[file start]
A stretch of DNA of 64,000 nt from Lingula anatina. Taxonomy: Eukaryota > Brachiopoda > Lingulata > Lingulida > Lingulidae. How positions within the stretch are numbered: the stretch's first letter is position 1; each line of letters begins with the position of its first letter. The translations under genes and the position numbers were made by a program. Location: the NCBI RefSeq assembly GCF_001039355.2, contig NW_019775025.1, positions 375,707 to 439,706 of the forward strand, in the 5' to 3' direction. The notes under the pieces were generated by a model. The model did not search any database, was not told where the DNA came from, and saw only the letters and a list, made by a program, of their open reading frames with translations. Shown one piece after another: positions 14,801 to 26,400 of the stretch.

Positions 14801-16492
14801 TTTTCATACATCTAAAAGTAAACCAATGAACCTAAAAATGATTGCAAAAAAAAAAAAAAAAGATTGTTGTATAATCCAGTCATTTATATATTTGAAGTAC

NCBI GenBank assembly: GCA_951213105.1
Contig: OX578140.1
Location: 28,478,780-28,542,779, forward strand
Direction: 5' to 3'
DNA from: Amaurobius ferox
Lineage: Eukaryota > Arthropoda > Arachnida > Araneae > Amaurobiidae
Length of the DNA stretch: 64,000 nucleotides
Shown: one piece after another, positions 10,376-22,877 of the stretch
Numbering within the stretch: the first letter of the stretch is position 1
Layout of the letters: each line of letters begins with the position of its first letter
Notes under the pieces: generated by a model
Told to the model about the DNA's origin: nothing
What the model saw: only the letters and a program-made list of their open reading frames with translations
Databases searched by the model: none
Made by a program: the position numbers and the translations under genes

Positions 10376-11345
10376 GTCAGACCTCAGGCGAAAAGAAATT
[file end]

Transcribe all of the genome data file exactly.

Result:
A stretch of DNA of 64,000 nt from Lingula anatina. Taxonomy: Eukaryota > Brachiopoda > Lingulata > Lingulida > Lingulidae. How positions within the stretch are numbered: the stretch's first letter is position 1; each line of letters begins with the position of its first letter. The translations under genes and the position numbers were made by a program. Location: the NCBI RefSeq assembly GCF_001039355.2, contig NW_019775025.1, positions 375,707 to 439,706 of the forward strand, in the 5' to 3' direction. The notes under the pieces were generated by a model. The model did not search any database, was not told where the DNA came from, and saw only the letters and a list, made by a program, of their open reading frames with translations. Shown one piece after another: positions 14,801 to 26,400 of the stretch.

Positions 14801-16492
14801 TTTTCATACATCTAAAAGTAAACCAATGAACCTAAAAATGATTGCAAAAAAAAAAAAAAAAGATTGTTGTATAATCCAGTCATTTATATATTTGAAGTAC

NCBI GenBank assembly: GCA_951213105.1
Contig: OX578140.1
Location: 28,478,780-28,542,779, forward strand
Direction: 5' to 3'
DNA from: Amaurobius ferox
Lineage: Eukaryota > Arthropoda > Arachnida > Araneae > Amaurobiidae
Length of the DNA stretch: 64,000 nucleotides
Shown: one piece after another, positions 10,376-22,877 of the stretch
Numbering within the stretch: the first letter of the stretch is position 1
Layout of the letters: each line of letters begins with the position of its first letter
Notes under the pieces: generated by a model
Told to the model about the DNA's origin: nothing
What the model saw: only the letters and a program-made list of their open reading frames with translations
Databases searched by the model: none
Made by a program: the position numbers and the translations under genes

Positions 10376-11345
10376 GTCAGACCTCAGGCGAAAAGAAATT